Under the new rules, gambling adverts will no longer be allowed to appear on websites or computer games that are popular with children.
Gambling operators will also have to ensure that the majority of the audience of any social media influencer they work with are over 18 and stop using celebrities who appear to be under 25 in their promotions.
“Playing at the margins of regulatory compliance is a gamble at the best of times, but for gambling advertisers it’s particularly ill-advised, especially when the welfare of children is at stake,” says director of the Committees of Advertising Practice, Shahriar Coupal.
“Our new standards respond to the latest evidence and lessons from ASA rulings, and require that greater care is taken in the placement and content of gambling ads to ensure they are not inadvertently targeted at under 18s.”
The rules, which come into effect on 1 April 2019, follow a review of the evidence on advertising’s impact on under-18s, which was last carried out in 2014.
The review included previous complaints to the ASA on gambling adverts from the likes of Coral and William Hill which were deemed to be appealing to children.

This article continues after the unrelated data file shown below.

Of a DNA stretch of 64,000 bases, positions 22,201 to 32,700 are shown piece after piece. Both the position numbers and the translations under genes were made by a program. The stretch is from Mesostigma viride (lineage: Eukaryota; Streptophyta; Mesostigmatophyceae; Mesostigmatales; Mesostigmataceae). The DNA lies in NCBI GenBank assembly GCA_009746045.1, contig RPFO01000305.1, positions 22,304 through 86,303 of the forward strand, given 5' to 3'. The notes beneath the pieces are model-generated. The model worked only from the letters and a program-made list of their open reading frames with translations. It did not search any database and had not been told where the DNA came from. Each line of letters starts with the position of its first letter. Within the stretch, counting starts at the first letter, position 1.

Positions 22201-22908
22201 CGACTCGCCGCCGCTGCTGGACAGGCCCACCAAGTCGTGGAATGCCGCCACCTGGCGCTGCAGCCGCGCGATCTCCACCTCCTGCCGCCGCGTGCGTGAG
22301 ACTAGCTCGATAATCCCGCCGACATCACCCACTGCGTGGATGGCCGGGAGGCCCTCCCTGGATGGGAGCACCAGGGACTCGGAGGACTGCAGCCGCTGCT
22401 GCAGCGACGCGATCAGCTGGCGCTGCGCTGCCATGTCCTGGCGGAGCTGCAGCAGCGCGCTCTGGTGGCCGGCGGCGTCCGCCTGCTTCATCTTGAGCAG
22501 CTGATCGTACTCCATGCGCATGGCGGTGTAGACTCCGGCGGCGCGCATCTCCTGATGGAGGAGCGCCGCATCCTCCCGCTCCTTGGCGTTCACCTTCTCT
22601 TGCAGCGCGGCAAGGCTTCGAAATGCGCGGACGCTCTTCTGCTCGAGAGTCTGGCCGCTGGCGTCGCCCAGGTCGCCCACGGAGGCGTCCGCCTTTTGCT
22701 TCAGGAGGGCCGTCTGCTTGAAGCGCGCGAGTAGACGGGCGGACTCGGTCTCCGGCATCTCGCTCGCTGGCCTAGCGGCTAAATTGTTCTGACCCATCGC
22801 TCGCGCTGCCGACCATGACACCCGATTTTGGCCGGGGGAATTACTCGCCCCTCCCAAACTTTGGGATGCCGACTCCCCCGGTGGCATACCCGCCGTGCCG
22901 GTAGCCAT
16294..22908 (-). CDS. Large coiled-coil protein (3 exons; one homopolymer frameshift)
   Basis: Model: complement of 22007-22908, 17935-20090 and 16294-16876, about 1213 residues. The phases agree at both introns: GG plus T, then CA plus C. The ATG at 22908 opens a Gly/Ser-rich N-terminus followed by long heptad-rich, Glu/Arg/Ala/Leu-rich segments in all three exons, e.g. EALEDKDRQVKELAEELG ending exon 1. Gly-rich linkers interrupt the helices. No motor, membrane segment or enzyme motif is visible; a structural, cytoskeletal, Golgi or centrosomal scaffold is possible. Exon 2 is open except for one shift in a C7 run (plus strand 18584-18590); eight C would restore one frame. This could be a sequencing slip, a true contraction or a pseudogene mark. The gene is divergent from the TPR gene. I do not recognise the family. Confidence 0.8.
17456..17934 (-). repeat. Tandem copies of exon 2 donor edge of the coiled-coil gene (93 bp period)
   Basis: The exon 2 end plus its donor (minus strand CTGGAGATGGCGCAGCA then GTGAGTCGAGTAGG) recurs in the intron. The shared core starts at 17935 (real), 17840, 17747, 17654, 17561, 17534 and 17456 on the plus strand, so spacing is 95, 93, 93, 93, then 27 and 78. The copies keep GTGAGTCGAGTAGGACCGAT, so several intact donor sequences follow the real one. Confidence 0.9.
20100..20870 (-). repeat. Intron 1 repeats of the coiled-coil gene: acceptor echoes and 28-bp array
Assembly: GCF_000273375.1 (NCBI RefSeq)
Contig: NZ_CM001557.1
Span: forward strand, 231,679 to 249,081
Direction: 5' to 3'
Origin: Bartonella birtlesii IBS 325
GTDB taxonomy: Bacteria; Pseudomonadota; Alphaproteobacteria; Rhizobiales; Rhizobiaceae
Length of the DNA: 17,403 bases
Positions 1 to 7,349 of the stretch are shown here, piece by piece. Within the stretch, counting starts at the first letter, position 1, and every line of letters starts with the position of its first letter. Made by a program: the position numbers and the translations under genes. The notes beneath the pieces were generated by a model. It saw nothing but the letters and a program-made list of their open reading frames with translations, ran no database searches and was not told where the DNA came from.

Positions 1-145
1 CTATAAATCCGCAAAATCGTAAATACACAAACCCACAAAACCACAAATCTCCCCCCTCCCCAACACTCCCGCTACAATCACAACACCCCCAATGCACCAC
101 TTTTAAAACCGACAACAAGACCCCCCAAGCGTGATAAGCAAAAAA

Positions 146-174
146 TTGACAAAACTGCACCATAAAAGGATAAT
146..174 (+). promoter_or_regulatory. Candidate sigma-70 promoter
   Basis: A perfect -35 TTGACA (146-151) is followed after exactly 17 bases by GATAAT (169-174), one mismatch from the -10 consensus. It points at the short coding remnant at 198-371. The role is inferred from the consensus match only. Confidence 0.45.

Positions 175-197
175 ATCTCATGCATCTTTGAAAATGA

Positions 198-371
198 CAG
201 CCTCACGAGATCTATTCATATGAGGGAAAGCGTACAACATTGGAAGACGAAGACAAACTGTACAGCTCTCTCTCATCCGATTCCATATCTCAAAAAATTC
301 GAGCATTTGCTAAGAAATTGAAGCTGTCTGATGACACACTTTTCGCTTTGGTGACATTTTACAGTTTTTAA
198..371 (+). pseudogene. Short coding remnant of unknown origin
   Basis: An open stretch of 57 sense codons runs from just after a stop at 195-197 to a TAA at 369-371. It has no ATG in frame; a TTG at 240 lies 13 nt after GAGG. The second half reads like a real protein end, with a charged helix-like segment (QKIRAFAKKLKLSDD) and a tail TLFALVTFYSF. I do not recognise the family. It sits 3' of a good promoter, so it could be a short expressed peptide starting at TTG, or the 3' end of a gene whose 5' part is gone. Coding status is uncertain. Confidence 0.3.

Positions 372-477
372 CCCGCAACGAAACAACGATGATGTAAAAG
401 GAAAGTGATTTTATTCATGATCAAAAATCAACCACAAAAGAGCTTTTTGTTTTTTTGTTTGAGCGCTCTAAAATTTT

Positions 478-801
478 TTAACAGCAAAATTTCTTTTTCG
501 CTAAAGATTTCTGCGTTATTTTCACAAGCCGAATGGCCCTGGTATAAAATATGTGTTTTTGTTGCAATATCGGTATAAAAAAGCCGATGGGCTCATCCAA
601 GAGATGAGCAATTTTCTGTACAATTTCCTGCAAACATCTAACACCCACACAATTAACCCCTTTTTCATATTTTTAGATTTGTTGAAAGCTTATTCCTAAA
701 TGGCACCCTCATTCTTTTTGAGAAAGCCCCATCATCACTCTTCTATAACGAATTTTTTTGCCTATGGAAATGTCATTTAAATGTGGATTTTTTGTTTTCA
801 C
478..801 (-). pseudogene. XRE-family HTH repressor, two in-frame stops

In all cases, the ASA ruled that the ads should not appear again as they were and enforced stricter regulations for bookmakers to follow.
The new guidelines follow a recent study which revealed the number of child gamblers had risen to more than 50,000 in the UK.
The Gambling Commission audit found that the number of problem gamblers aged 11 to 16 rose to 55,000 between 2016-2018.
It also found that 70,000 youngsters were at risk and that 450,000 children bet regularly, the equivalent of one in seven children aged 11 to 16.
The Bishop of St Albans the Right Reverend Alan Smith branded the findings as a “generational scandal”.
“Today's findings by the Gambling Commission makes worrying reading and serves as a warning to parents,” he said.
”After years of progress, it seems the rates of children gambling is creeping back up. These figures suggest 450,000 11-16-year-olds have gambled in the past week - that is deeply concerning.
“We need to start taking the dangers of gambling seriously - 55,000 children classed as problem gamblers is a generational scandal."
Join our new commenting forum
Join thought-provoking conversations, follow other Independent readers and see their replies